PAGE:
Malcolm Turnbull that a same-sex marriage equality bill will be passed by Christmas, while Bill Shorten says the only thing that will delay it is the conservatives - but 'the nation won’t tolerate it'.
In a media blitz on Wednesday night Malcolm Turnbull stressed that democracy had spoken and the government would “get the job done” and make good on their promise to follow through with the Yes vote on same-sex marriage.
The Prime Minister also said same-sex couples could start planning their weddings, assuring a bill would be pased by parliament.
The Yes vote triumphed in the Australian Marriage Law Postal Survey, accounting for 61.6 per cent of the vote, while 38.4 per cent of respondents voted No.
The majority Yes vote was recorded in 133 of 150 federal electorates across the country.
It's now up to MPs to legislate on same-sex marriage in the two weeks left of parliament.
“They have said Yes to marriage equality, they have said Yes to love. To the parliament they have said ‘get this done, get on with it’, and that is what we are going to do,” Mr Turnbull told A Current Affair.
When asked whether the 4.8 million Australians who voted No should “suck it up”? Mr Turnbull responded: “That’s democracy in action”.
The decision will now be put to a free vote in parliament, something Mr Turnbull assured would be finalised by Christmas.
“Members will be able to vote as they wish regardless of what their parties tell them,” he said.
Liberal Senator Dean Smith's bill, which Mr Turnbull says is a good starting point and has the support of Labor and the Greens, was put to the Senate on Wednesday.
Attorney-General George Brandis expects the Senate to deal with the bill by November 30.
The Senate has already begun debating the bill and proposing amendments.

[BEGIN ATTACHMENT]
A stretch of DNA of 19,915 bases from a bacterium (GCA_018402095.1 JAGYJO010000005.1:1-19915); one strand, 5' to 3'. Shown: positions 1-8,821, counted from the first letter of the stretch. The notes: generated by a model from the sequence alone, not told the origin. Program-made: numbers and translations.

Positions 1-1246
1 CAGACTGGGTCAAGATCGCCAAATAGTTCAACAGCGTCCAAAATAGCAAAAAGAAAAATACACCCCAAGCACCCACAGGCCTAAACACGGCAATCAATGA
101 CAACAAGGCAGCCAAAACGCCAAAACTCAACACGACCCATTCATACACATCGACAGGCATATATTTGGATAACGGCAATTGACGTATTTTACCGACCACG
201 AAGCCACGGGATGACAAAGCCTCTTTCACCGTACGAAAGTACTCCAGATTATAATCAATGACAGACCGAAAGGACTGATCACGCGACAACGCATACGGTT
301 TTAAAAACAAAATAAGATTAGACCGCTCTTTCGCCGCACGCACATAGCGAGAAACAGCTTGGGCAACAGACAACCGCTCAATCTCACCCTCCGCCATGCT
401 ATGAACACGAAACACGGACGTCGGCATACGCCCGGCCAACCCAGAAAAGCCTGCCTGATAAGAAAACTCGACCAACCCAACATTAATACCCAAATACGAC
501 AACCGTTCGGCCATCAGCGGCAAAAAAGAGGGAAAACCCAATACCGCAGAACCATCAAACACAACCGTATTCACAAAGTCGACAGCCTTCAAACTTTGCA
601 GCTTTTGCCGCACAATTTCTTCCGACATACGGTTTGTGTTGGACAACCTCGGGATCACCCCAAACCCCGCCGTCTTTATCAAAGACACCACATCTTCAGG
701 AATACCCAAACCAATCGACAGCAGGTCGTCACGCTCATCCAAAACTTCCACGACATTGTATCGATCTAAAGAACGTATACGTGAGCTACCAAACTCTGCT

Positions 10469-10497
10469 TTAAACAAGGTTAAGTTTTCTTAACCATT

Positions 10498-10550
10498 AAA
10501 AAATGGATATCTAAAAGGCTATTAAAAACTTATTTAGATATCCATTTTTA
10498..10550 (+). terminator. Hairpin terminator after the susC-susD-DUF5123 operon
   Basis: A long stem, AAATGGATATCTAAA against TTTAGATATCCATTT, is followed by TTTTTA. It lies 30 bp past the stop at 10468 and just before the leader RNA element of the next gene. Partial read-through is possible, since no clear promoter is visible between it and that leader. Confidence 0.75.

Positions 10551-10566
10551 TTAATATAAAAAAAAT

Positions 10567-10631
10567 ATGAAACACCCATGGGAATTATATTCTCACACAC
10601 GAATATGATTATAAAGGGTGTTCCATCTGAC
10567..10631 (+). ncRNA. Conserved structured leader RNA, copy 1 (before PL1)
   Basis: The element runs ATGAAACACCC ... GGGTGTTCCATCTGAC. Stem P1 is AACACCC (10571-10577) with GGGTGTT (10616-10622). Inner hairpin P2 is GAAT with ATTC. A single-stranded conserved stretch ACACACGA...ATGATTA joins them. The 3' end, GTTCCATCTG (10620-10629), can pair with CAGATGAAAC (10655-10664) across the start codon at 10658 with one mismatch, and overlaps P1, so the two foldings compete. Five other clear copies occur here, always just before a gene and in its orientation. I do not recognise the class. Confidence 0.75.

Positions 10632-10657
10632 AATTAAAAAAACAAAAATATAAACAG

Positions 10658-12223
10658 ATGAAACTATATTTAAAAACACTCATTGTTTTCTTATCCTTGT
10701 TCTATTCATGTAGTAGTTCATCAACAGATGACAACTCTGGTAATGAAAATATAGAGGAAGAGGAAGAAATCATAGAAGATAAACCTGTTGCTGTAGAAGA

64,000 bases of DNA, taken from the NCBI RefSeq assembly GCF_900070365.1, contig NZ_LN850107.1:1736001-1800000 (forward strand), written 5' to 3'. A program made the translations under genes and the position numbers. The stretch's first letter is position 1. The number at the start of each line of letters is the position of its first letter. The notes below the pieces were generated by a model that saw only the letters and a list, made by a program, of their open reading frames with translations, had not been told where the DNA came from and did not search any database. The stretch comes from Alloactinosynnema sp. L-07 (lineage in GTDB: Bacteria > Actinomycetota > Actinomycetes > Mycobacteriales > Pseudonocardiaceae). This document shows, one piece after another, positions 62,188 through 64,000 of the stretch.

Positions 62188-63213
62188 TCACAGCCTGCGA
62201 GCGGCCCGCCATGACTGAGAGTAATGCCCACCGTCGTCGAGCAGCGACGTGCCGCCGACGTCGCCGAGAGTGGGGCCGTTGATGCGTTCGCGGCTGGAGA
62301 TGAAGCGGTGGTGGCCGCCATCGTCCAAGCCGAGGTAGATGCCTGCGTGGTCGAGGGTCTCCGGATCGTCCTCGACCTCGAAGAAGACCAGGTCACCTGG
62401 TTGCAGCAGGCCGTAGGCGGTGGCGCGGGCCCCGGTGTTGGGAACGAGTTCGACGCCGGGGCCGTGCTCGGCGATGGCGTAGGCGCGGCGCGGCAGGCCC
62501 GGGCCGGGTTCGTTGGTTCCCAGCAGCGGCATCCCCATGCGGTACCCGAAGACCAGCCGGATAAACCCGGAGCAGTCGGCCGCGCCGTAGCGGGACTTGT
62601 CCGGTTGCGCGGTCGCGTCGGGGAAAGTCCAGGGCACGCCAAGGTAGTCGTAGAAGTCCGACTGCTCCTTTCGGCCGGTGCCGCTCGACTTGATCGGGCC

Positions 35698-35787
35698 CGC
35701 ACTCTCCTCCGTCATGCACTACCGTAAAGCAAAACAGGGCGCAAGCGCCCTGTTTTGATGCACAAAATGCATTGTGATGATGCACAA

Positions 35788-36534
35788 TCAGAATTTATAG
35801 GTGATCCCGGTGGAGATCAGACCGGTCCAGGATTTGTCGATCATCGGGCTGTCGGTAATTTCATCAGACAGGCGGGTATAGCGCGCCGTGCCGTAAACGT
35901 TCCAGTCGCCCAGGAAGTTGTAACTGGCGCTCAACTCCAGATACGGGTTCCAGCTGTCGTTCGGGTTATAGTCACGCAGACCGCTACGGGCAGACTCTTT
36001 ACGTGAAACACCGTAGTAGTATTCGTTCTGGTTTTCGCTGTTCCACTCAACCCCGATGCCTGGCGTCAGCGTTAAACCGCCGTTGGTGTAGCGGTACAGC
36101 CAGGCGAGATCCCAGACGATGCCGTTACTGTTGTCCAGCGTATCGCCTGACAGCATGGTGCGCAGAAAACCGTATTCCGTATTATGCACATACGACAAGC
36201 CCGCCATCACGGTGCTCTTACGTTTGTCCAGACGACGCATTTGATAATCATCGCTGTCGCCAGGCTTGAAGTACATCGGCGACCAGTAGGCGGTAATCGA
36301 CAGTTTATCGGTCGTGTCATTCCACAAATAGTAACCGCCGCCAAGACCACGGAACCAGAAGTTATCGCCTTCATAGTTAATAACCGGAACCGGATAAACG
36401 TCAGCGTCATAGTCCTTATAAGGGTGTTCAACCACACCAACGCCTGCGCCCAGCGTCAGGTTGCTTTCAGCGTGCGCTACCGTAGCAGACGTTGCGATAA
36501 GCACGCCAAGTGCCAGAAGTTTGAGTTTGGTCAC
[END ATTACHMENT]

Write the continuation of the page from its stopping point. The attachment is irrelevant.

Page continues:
“I don’t think parliament will be debating it on Christmas Eve. It will all get done before Christmas, but it is a free vote there will be a lot of amendments moved,” Mr Turnbull told The Project.
“The Senate will vote on those amendments, some will get up… many won’t… but at the end of the day we will have a bill.”
“It will be parliament at its best and I think you will see some great speeches given… some great debates.
“The Australian people have voted overwhelmingly for marriage equality. They have voted for love, they have voted for fairness, they have voted for commitment, they have voted for respect,” he said.
He felt the Yes vote was Australians message to same-sex couples that “We respect you, we love you and your committed relationship will be recognized in law as equal as ours.”
Speaking on ABC’s 7.30 Opposition Leader Bill Shorten said Labor would be supporting the resolution through the Senate and House of Representatives before parliament ends on December 7.
“I don’t see the case is made for massive amendments,” he said of the Smith bill.
“I think fundamentally we know what the law change is required to look like… I’m not in the brigade for having a lot of changes at this stage. Let’s just get it done.”
Mr Shorten said the only delay would be from conservatives who say that marriage equality offends religious freedom.
“There might be delaying tactics but the mood of the nation won’t tolerate it.”
What the conservatives want
Conservative Liberals are pushing for stronger religious protections, to shield individuals and companies who did not want to participate in same-sex weddings.
Two Liberal senators had released very different bills - the moderate-backed Dean Smith bill, which was introduced to the Senate on Wednesday, and the James Paterson bill favoured by conservatives.
But late on Wednesday evening, Senator Paterson dropped his plan to introduce a competing bill. He now plans to negotiate amendments to the Smith bill instead.
While the Smith bill allows churches to refuse to marry same-sex couples, the Paterson bill would have allowed anyone with a religious or moral objection to refuse to participate in the process – including florists, bakers and musicians.
It would also protect anyone voicing or acting on a belief that marriage should only be between a man and a woman from discrimination and vilification laws.
- With AAP